Stereo3D is the use of computer technology to recreate the way we
naturally see depth -- stereoscopically. Stereoscopic viewing
describes how we use both eyes, each with a slightly different
perspective, to perceive depth and perspective in a physical
environment. Stereo3D delivers the most realistic visual
representation possible of complex digital models, giving architects,
engineers, scientists, and medical and graphics professionals the best
possible understanding of three-dimensional information and yields
levels of technical proficiency not available using a typical 3D view.

StereoGraphics can be found on the Internet at www.stereographics.com.

Scanner Technologies Corporation vs. ICOS
3D-News Posted: Saturday, July 15, 2000 (6:31 UTC) | Posted By: Webmaster

MINNEAPOLIS--(BUSINESS WIRE)--July 12, 2000--Elwin M. Beaty, President
and CEO of Scanner Technologies Corporation, announced July 12th the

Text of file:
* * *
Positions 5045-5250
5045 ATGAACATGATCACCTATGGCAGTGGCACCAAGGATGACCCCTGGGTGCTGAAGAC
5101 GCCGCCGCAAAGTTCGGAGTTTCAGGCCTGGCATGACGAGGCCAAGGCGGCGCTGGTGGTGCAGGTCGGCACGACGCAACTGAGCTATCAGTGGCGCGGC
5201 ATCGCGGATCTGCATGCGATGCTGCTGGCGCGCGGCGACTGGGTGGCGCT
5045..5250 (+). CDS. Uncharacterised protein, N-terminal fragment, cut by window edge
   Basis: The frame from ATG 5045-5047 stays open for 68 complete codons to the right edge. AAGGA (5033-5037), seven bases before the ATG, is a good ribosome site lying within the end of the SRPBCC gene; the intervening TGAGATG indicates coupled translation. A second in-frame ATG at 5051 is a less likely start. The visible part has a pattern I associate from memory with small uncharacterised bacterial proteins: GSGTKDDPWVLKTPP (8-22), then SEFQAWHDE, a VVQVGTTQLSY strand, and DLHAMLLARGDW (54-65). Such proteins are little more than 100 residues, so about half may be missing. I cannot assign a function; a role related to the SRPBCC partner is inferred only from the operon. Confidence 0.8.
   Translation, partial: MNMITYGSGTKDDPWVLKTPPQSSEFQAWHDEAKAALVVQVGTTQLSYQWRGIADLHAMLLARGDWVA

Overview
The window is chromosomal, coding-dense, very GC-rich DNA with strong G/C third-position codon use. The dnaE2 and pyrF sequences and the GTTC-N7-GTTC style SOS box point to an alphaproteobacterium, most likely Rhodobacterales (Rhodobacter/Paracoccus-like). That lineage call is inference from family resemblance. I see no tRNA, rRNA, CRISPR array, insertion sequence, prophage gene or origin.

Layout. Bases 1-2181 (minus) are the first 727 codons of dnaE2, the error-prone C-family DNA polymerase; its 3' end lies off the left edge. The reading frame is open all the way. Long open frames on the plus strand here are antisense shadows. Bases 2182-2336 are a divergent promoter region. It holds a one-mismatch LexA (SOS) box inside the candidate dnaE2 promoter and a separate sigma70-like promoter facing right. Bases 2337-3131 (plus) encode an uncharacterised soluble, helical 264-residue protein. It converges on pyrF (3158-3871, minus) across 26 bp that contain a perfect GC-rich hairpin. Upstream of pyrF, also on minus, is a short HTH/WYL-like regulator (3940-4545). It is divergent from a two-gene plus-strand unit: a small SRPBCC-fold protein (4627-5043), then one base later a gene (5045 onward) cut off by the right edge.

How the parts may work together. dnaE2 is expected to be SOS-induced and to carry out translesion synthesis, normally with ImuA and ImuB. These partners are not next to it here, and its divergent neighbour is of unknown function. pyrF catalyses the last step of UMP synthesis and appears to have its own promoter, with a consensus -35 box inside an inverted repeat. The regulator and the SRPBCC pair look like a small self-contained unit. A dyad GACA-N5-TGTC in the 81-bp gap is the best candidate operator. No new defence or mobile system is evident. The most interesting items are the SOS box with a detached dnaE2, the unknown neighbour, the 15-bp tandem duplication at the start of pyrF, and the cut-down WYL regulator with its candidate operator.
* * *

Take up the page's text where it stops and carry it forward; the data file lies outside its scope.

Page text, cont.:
filing of a lawsuit in United States District Court, Southern District
of New York, against ICOS (Easdaq and Nasdaq: IVIS) Vision Systems
Corporation N.V. claiming willful and deliberate infringement of U.S.
Patent numbers 6,064,756 and 6,064,757 with regard to stereo vision
inspection of BGA, CSP, and bump on wafer products. In addition to
requesting preliminary and permanent injunctions, treble damages and
attorneys' fees, the lawsuit also requests the court to compel ICOS to
recall all the inspection units previously sold in the United States
since continued use of these inspection units constitutes infringement
of Scanner's patent rights.

Imax Corporation Hires Financial Advisors to Evaluate Strategic Alternatives Including the Potential Sale of the Company
3D-News Posted: Friday, July 14, 2000 (0:19 UTC) | Posted By: Webmaster